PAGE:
§ 2. Mr. Ivor Caplin (Hove)
What progress has been made on the development of the new national stadium. 
§ The Minister for Sport (Mr. Tony Banks)
I am pleased to confirm that Wembley plc and the English National Stadium Development Company have exchanged contracts for the sale of Wembley stadium. That is good news. I hope that things can progress quickly, so that we can start building what will be one of the world's finest stadiums. A new Wembley is at the centre of our plans to host major international sporting events such as the world cup in 2006, the Olympics and the world athletics championships. The Government are determined to place Britain right at the heart of international sport, and a new national stadium will help us to do just that.
§ Mr. Caplin
I thank my hon. Friend for those encouraging remarks, especially about the rebuilding of Wembley stadium and its importance for 2006. Does he agree that today is a black day for football, because of the ridiculous and outrageous comments by the England team manager, which I hope will be heartily condemned on both sides of the House? Will my hon. Friend comment on the importance of regulation in football, because in the past few months we have had many instances that suggest that if we are not careful the bubble will burst? If so, we will not be able to bring the world cup here, because football will have had its time in this country. As a football supporter, I hope that I am wrong and I trust that my hon. Friend can reassure me on the issue of regulation.
§ Mr. Banks
My hon. Friend demonstrates by the scale of his supplementary question the feeling that sport has become one damn thing after another. On the point about Mr. Glenn Hoddle, there have been times this week when I have wondered what dreadful things I must have done in a previous life to end up as the Sports Minister in this one. I can only conclude that I was probably Vlad the Impaler and I have certainly felt all my impaling instincts coming back to me when I have surveyed the sporting scene. The words of the Prime Minister on television this morning are clear. He said that if Glenn Hoddle did make the comments as reported, it would be very difficult for him to stay. That is a matter, of course, for the Football Association and meetings are taking place. I suspect that we will get an announcement tomorrow, if not today.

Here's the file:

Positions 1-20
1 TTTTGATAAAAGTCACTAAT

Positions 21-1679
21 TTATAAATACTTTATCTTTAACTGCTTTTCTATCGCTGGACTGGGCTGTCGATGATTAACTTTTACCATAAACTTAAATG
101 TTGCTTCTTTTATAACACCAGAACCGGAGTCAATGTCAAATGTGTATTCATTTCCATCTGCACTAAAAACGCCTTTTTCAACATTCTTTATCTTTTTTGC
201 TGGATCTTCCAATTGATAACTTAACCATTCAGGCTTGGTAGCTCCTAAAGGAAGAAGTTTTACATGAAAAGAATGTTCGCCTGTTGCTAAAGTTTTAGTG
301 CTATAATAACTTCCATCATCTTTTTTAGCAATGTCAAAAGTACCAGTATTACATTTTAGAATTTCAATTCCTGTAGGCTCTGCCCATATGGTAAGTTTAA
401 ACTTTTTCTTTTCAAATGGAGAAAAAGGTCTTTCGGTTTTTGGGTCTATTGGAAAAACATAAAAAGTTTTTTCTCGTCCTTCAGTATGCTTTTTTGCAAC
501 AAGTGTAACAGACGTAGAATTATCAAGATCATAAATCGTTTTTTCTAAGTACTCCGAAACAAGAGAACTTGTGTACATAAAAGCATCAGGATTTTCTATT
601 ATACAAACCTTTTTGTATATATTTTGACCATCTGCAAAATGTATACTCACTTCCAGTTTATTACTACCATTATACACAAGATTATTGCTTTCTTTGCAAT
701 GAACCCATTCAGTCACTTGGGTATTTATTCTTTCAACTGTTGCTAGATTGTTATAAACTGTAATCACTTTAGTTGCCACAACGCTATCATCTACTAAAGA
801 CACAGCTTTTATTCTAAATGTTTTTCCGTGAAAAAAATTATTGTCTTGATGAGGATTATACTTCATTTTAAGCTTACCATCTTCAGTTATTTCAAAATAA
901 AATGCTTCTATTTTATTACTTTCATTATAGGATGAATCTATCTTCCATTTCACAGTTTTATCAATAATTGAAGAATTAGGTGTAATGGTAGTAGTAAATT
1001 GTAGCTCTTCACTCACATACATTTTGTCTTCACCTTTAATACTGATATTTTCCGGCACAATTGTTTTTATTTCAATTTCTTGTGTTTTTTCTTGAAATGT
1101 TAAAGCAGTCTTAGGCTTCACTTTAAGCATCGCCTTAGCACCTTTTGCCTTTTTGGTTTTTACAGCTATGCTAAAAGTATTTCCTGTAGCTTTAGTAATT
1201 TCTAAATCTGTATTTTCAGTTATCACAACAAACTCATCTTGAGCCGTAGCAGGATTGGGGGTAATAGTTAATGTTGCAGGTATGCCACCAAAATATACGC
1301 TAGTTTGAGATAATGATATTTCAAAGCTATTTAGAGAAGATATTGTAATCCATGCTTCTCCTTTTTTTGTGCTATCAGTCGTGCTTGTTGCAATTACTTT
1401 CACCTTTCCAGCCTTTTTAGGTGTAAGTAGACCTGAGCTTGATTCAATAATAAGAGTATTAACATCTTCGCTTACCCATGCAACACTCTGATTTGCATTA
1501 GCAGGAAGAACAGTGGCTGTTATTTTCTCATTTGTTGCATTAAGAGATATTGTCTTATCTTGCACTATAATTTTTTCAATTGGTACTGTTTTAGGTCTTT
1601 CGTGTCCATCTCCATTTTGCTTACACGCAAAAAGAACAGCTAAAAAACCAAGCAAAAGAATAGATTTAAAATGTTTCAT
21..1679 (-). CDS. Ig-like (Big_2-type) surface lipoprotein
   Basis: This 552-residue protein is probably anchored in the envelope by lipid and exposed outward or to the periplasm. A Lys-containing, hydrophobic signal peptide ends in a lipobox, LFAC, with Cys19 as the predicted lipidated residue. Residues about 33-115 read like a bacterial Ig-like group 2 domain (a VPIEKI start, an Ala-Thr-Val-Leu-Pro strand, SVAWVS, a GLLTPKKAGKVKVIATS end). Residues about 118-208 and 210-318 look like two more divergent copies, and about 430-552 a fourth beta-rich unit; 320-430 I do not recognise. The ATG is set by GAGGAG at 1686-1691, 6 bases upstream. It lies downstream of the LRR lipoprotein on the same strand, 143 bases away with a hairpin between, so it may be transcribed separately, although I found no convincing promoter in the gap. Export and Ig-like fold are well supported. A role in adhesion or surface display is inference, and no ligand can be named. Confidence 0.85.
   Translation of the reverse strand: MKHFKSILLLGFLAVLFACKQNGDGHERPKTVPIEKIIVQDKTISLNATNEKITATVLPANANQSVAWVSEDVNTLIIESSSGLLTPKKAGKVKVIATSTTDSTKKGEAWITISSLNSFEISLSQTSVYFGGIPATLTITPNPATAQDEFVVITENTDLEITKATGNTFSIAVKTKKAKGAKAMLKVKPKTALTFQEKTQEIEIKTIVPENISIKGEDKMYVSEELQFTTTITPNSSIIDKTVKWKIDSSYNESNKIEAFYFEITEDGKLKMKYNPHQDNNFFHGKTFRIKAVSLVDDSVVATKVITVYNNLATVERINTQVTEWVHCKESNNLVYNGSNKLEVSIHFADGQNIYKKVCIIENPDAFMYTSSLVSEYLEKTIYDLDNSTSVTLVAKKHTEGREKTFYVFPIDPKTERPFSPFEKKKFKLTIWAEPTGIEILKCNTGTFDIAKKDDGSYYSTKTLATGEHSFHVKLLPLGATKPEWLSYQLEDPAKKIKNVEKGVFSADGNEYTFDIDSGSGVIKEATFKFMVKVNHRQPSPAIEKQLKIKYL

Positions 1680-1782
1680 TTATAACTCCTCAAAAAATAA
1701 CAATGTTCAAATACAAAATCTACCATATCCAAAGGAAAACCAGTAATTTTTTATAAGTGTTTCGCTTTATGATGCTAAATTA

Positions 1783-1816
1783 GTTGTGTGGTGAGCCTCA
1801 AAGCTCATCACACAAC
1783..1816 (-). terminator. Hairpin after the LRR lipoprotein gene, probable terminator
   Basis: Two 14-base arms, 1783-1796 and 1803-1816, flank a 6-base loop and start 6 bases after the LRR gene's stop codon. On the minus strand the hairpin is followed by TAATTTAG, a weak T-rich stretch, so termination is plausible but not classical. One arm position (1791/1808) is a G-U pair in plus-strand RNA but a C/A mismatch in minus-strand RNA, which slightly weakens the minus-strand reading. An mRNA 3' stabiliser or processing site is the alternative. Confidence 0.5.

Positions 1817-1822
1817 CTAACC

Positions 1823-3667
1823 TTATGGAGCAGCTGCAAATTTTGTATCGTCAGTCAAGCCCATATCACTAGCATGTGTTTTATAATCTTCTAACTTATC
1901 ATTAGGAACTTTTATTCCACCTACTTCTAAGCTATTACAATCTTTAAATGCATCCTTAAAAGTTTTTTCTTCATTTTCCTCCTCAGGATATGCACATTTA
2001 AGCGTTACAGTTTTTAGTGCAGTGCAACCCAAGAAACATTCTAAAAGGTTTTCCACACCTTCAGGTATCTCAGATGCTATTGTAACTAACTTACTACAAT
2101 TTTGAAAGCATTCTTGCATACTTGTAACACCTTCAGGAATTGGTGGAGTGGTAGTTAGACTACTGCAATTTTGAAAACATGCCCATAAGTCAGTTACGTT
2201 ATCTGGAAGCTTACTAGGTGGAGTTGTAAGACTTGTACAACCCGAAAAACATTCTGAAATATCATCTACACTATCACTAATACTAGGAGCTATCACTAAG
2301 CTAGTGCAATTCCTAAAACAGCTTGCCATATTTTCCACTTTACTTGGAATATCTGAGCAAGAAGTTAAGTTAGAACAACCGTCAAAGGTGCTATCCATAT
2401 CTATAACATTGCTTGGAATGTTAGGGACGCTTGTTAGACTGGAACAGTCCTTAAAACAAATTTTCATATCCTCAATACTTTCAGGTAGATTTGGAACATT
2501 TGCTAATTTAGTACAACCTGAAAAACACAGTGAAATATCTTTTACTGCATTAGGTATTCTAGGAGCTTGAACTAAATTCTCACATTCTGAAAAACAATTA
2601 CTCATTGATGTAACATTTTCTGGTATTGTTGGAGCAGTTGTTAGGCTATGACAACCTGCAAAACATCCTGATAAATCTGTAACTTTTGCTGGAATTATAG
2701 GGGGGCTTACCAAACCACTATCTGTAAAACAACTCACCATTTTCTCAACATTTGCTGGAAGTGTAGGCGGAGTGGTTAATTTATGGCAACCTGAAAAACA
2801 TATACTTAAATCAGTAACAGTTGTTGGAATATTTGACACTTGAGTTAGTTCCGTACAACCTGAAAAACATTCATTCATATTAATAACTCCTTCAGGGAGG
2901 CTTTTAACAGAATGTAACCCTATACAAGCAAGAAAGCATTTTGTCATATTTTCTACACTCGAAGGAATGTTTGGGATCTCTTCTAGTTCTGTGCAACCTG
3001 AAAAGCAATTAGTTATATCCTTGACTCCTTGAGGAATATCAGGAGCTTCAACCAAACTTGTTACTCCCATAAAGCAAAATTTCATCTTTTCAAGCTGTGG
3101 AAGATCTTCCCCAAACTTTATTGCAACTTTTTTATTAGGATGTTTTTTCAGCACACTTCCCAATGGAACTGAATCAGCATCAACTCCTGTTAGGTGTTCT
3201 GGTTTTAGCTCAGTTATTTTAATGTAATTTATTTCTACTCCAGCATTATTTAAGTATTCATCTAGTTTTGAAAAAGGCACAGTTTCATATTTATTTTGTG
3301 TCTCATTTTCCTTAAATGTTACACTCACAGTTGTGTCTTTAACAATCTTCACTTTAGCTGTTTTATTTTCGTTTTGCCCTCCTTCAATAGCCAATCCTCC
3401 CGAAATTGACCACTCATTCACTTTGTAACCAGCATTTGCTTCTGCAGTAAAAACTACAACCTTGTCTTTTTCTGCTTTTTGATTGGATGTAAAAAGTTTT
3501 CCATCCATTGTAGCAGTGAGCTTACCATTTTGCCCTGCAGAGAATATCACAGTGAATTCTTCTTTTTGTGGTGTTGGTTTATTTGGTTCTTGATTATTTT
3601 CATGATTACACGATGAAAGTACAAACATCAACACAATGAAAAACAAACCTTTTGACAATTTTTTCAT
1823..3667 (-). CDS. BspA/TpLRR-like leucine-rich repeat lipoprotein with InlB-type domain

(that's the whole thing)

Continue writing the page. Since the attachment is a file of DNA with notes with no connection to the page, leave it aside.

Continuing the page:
Football is on a roll at the moment and many people feel that the good days will never end. However, football must bear in mind that it must build new supporters in generations to come, and taking money out of football as if there were no tomorrow is a foolish thing to do. The final report of the football task force will consider commercialisation and merchandising and, of course, the idea of a football regulator. My Department has set up a 579 new independent body, the quality, efficiency and standards team—or Quest—to consider the rules of governing bodies that receive public support, and we hope that that will be one of the new mechanisms that will modernise British sport and take it into the next century.
§ Mr. Nick Hawkins (Surrey Heath)
First, the Minister will know that all hon. Members who have worked with disabled sportsmen and women over the years will understand and share the views that he has just expressed. However, to return to the matter of the national stadium: does he agree that there is one item in his "one damn thing after another" list that might help the campaigns—spported by hon. Members of all parties—to bring major international sporting events to this country and to stage them in the national stadium, when it is completed? That item is the current scandal in the International Olympic Committee. Is it not likely that our reputation for being one of the incorruptible nations in world sport will make it easier for British bids to be accepted by a new, cleaned-up IOC, and that, as a result, the national stadium will host major world sporting events in the future?
§ Mr. Banks
I am grateful for the hon. Gentleman's comments and for the support that he gives to sport in this country, especially to disabled sports. He is right to say that it is important that we present a united front in making bids for international sporting events.
This week, I shall attend the anti-doping conference in Lausanne, at which we shall discuss the question of cleaning up the IOC. I am sure that, when that clean-up is complete, cities in this country will be in a much stronger position to bid for future Olympic games.